At The 2021 Australian Open, Everyone Is Waiting For The Next WTA Breakout

It could be that at the 2021 Australian Open, we'll see a pattern we have already witnessed in recent years. It could be that hardcourt royalty will continue to amass more riches. It could be that we’re going to see an Australian Open much like the 2019 edition. 

Naomi Osaka had just won the previous year’s U.S. Open, with Serena Williams making the final. Had Serena not rolled an ankle in the 2019 Australian Open quarterfinals, she probably would have beaten Karolina Pliskova and joined Osaka in the semis. As it was, Osaka beat Petra Kvitova in a world-class final and stacked together hardcourt majors at the end of 2018 and the start of 2019.

That could happen again. 

Osaka is healthy and – like everyone else on tour – physically fresh due to the lack of year-end tour championships in 2020. The New York-Melbourne double is in play for Osaka, and if Naomi meets Serena or an in-form Victoria Azarenka (whom she beat in the 2020 U.S. Open final) on Saturday night in Rod Laver Arena on February 20, no one should be too surprised.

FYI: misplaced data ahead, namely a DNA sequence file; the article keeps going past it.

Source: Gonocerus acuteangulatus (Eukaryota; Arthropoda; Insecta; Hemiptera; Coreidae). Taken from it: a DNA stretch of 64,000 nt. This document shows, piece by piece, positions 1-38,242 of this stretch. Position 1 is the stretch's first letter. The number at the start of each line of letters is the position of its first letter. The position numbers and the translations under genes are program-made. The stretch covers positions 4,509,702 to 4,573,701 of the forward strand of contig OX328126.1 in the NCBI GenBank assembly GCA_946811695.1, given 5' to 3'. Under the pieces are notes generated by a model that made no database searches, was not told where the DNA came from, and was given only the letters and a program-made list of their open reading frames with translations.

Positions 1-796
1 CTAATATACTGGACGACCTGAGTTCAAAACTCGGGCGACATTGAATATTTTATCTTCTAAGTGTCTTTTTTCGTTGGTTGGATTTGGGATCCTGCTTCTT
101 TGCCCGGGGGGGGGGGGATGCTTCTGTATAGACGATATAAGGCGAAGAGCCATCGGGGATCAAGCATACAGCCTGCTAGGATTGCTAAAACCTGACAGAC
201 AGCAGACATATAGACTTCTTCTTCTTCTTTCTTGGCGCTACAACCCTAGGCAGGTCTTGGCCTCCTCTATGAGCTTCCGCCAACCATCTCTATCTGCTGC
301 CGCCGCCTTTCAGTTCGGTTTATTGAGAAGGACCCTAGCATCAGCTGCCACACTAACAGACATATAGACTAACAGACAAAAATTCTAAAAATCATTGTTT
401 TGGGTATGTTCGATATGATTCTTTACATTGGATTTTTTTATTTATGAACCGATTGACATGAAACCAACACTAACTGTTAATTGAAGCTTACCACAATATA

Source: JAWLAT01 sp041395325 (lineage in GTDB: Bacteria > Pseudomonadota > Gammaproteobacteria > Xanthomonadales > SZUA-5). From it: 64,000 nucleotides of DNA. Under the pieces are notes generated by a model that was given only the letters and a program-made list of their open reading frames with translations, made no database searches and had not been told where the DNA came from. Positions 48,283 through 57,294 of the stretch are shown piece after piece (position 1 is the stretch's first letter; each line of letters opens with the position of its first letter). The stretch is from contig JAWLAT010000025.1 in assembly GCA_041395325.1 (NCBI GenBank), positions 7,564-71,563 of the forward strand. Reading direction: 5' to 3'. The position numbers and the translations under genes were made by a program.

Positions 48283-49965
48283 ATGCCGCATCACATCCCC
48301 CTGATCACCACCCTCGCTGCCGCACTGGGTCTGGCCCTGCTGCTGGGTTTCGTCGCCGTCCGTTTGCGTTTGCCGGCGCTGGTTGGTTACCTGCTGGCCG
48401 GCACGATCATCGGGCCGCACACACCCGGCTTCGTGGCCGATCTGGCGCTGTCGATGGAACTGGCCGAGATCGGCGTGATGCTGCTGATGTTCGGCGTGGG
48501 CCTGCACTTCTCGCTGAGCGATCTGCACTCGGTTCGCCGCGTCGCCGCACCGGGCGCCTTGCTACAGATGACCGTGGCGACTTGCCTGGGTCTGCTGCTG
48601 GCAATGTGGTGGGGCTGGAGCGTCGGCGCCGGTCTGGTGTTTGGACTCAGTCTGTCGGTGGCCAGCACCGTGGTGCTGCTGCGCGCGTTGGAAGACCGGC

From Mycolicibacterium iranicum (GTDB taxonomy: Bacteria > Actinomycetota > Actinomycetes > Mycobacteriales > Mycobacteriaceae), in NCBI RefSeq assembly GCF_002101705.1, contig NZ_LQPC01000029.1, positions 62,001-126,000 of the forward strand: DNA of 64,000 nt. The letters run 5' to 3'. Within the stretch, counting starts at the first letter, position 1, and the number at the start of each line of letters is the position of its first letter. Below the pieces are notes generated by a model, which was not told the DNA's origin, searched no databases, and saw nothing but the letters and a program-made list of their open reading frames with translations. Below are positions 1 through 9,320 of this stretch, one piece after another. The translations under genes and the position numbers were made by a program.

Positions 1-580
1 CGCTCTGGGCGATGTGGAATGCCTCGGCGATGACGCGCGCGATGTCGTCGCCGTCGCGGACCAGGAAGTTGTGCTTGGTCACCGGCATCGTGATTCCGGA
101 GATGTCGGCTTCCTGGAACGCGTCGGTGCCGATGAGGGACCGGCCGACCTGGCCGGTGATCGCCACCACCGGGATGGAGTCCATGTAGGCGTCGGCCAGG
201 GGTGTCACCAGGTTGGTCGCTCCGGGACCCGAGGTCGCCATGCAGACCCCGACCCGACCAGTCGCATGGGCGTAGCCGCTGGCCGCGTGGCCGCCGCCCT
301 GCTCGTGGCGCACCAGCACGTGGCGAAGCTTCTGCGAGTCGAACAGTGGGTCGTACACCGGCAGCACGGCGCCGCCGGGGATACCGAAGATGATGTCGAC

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It could be like that. 

However, in this strange new world of pandemic tennis, we have seen players rise from comparative obscurity to make deep runs at majors and – in one case – win a supremely prestigious championship. 

Jennifer Brady didn’t win the 2020 U.S. Open in pandemic conditions, but her run to the semifinals – where she lost to Osaka in a high-level match – marked her as a high-level WTA player. She had been building and growing and evolving for the previous year, but slowly. The 2020 U.S. Open was the scene of an acceleration in her development as a professional athlete. The time off during the first months of the pandemic was well spent. Brady trained and pushed herself and found ways to ensure that her strokes didn’t break down under pressure. A tighter, more economical, more defence-based game – with improved court coverage and better problem-solving skills – carried her past Angelique Kerber and other formidable opponents into the semis, where she gave Osaka her best match but was eclipsed by an elite opponent who rose to the challenge.  

Jennifer Brady used the downtime provided by the pandemic to retool her game, and the results spoke for themselves. 

Weeks later, when the focus of the tennis world shifted from New York to Paris and from hardcourts to clay, another player evolved to an even greater degree.